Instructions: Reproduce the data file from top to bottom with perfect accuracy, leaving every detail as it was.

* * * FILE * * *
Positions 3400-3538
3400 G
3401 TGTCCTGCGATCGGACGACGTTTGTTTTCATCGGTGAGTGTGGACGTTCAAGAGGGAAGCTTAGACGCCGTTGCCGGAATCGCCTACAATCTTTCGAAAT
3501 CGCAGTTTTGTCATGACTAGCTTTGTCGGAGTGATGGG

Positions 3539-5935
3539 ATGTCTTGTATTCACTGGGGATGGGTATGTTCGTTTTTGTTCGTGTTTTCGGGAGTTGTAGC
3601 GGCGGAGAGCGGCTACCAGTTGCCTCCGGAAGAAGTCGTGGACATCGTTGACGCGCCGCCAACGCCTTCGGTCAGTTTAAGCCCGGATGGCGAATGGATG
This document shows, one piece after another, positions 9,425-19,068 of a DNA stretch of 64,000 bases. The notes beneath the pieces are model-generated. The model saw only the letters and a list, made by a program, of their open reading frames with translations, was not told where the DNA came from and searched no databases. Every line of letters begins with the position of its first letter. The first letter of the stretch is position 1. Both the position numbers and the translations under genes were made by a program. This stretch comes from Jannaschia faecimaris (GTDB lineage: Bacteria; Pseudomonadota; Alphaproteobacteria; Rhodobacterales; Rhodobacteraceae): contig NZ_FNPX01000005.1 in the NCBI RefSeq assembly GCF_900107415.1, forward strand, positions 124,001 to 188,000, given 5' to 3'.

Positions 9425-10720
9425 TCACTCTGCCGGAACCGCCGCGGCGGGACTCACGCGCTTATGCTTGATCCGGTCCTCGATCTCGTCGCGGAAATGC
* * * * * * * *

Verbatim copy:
Positions 3400-3538
3400 G
3401 TGTCCTGCGATCGGACGACGTTTGTTTTCATCGGTGAGTGTGGACGTTCAAGAGGGAAGCTTAGACGCCGTTGCCGGAATCGCCTACAATCTTTCGAAAT
3501 CGCAGTTTTGTCATGACTAGCTTTGTCGGAGTGATGGG

Positions 3539-5935
3539 ATGTCTTGTATTCACTGGGGATGGGTATGTTCGTTTTTGTTCGTGTTTTCGGGAGTTGTAGC
3601 GGCGGAGAGCGGCTACCAGTTGCCTCCGGAAGAAGTCGTGGACATCGTTGACGCGCCGCCAACGCCTTCGGTCAGTTTAAGCCCGGATGGCGAATGGATG
This document shows, one piece after another, positions 9,425-19,068 of a DNA stretch of 64,000 bases. The notes beneath the pieces are model-generated. The model saw only the letters and a list, made by a program, of their open reading frames with translations, was not told where the DNA came from and searched no databases. Every line of letters begins with the position of its first letter. The first letter of the stretch is position 1. Both the position numbers and the translations under genes were made by a program. This stretch comes from Jannaschia faecimaris (GTDB lineage: Bacteria; Pseudomonadota; Alphaproteobacteria; Rhodobacterales; Rhodobacteraceae): contig NZ_FNPX01000005.1 in the NCBI RefSeq assembly GCF_900107415.1, forward strand, positions 124,001 to 188,000, given 5' to 3'.

Positions 9425-10720
9425 TCACTCTGCCGGAACCGCCGCGGCGGGACTCACGCGCTTATGCTTGATCCGGTCCTCGATCTCGTCGCGGAAATGC